Stand Clear of the Closing Doors Dir. Sam Fleischner

[Oscilloscope; 2014]

Styles: drama, experiential odyssey
Others: Leviathan, Wah Do Dem

New York, even for devotees, can be an overwhelming place. And for more vulnerable residents, the city can sometimes swell to unmanageable proportions. In Stand Clear of the Closing Doors we watch as a family cleaves, their narrative strands tearing free of each other like unraveled DNA. In both stories, the characters struggle with ever-mounting challenges. For Ricky, a young teenager with Asperger’s who goes on a multi-day journey through the city, the onslaught is sensual: the sights and sounds of New York’s subway enticing and assaulting him in equal measure. On the other side of the East River, in Rockaway Beach, Queens, Ricky’s mother and sister attempt to find him. But their efforts are repeatedly thwarted by factors beyond their control. While their story is more recognizably real, Ricky’s wanderings feel real, and thus, more memorable.

Ricky’s disappearance is set in motion when his sister, Carla (Azul Zorrilla), fails to meet and escort him home after school. Ricky (Jesus Sanchez-Velez), a capable artist obsessed with dragons, spots the mythical creature on a stranger’s sweatshirt. The image ensnares the young teen, drawing him into the labyrinth that is the New York subway system.

With Ricky as our guide, we experience the full spectrum of the subway’s subterranean magic. Ricky’s autism manifests primarily as a sensitivity to stimuli (before his disappearance, he haunts a local shoe store, where his fingers trace the textures of a sneaker and he inhales its musky leather scent). Director Sam Fleischner, cinematographers Adam Jandrup and Ethan Palmer, and sound designers Eli Cohn and Scott Hirsch take full advantage of Ricky’s perspective, depicting his journey in layered abstraction. On a black screen, for example, orbs of light hover in the void like multicolored cells under a microscope; Ricky’s voice mumbles “G train, G train… I train, I train…” over a low rumble and buzzy tone. It’s a beautiful, if disorienting, sequence. Then streaks of white cut through the darkness and you recognize the scene: you’re in the front car of a train and it’s pulling into a station.

Ricky’s journey recalls the sensory overload of last year’s Leviathan (TMT Review) — a rich experience unbound by conventional storytelling. Likewise, Fleischner doesn’t feel obligated to untangle Ricky’s experience. He sees and hears all manner of exchanges: feet tapping, children yelling, musicians playing. And as time passes, and basic survival becomes more pressing, he is also witness to kindness and cruelty. His dreamlike encounters, each portrayed with inventive originality, wash over you, feeling more like reality than any constructed narrative could.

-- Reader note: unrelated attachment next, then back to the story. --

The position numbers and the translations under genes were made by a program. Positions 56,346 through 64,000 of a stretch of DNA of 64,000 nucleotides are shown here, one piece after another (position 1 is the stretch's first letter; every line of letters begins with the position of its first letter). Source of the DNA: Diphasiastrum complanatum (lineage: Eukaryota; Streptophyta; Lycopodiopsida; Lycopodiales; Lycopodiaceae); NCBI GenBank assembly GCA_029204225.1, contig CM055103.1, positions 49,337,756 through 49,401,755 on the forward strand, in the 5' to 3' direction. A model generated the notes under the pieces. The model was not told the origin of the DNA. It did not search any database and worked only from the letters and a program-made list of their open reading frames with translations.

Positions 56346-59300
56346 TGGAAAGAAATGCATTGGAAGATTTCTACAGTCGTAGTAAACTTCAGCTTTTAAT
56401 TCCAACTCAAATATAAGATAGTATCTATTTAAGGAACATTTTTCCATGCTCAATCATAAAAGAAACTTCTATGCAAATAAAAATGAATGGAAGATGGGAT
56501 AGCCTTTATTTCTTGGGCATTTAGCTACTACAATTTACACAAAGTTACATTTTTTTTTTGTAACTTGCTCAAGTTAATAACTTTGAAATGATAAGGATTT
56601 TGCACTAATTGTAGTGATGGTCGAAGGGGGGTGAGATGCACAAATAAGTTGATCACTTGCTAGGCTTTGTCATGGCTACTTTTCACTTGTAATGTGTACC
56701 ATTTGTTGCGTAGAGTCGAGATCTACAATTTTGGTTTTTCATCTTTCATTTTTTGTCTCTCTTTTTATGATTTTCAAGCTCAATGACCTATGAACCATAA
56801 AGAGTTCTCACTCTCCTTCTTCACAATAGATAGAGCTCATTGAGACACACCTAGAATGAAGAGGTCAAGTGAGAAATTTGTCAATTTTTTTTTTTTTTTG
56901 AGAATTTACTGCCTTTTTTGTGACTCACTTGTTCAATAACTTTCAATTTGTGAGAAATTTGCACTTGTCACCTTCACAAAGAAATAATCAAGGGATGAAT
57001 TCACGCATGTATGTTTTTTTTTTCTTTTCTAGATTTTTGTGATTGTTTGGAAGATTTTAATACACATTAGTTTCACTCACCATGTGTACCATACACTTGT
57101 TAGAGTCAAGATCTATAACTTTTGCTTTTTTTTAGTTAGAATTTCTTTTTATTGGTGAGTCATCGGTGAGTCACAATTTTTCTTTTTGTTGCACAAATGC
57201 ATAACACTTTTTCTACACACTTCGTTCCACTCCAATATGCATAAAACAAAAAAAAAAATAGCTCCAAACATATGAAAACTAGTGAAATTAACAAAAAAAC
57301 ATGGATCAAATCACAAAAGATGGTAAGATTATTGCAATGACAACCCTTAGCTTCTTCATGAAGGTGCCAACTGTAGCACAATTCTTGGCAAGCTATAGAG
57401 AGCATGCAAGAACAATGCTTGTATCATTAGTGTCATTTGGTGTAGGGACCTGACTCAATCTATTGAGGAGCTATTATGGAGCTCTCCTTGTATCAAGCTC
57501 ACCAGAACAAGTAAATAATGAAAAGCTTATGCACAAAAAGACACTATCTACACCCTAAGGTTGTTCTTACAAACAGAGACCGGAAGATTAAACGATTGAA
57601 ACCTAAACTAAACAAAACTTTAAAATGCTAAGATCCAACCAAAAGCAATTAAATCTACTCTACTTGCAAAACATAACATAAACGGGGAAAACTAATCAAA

This free-form story runs counter to the linear narrative unfolding in Rockaway Beach. It becomes evident right away that Ricky’s mother, Mariana (Andrea Suarez Paz), can’t act upon her panic. She may want to contact the police, but like many immigrants, she’s wary of official authorities. Ricky’s father — who is away, working for people who haven’t yet paid him — is even more nervous, urging Mariana to keep quiet. Ricky’s school is no help either. A frustrated and unsympathetic administrator adds insult to injury, complaining they can’t adequately meet Ricky’s needs. Amidst this chaos, Mariana continues to show up for work, cleaning the very large home of an idiosyncratic artist.

While Mariana’s story is undoubtedly true for many New Yorkers — and Suarez Paz portrays her role with accomplished naturalism — it somehow feels concocted. Maybe that’s how life feels when every disadvantage begets another, the obstacles so numerous and persistent that they couldn’t possibly all be the plight of one family. And yet they are.

But when Hurricane Sandy appears on the horizon, it feels superfluous, an unnecessary conflict in a story already brimming with them.

Writers Rose Lichter-Marck and Micah Bloomberg couldn’t have predicted that a climax as momentous as Sandy would arrive in the midst of filming. (Nor could they have known that just a year later, Avonte Oquendo, a young autistic boy, would wander away from school and disappear. Posters of his face were plastered on every subway stop throughout the city to no avail; only the boy’s remains were found.)

When Sandy hits, it threatens to overwhelm the movie. But Fleischner wisely lets the storm pass without getting swept up in the tumult. Rather, the hurricane and its aftermath are consumed by the larger task at hand: finding Ricky. And when resolution finally arrives, it feels both surreal and real — the split strands entwined once again.

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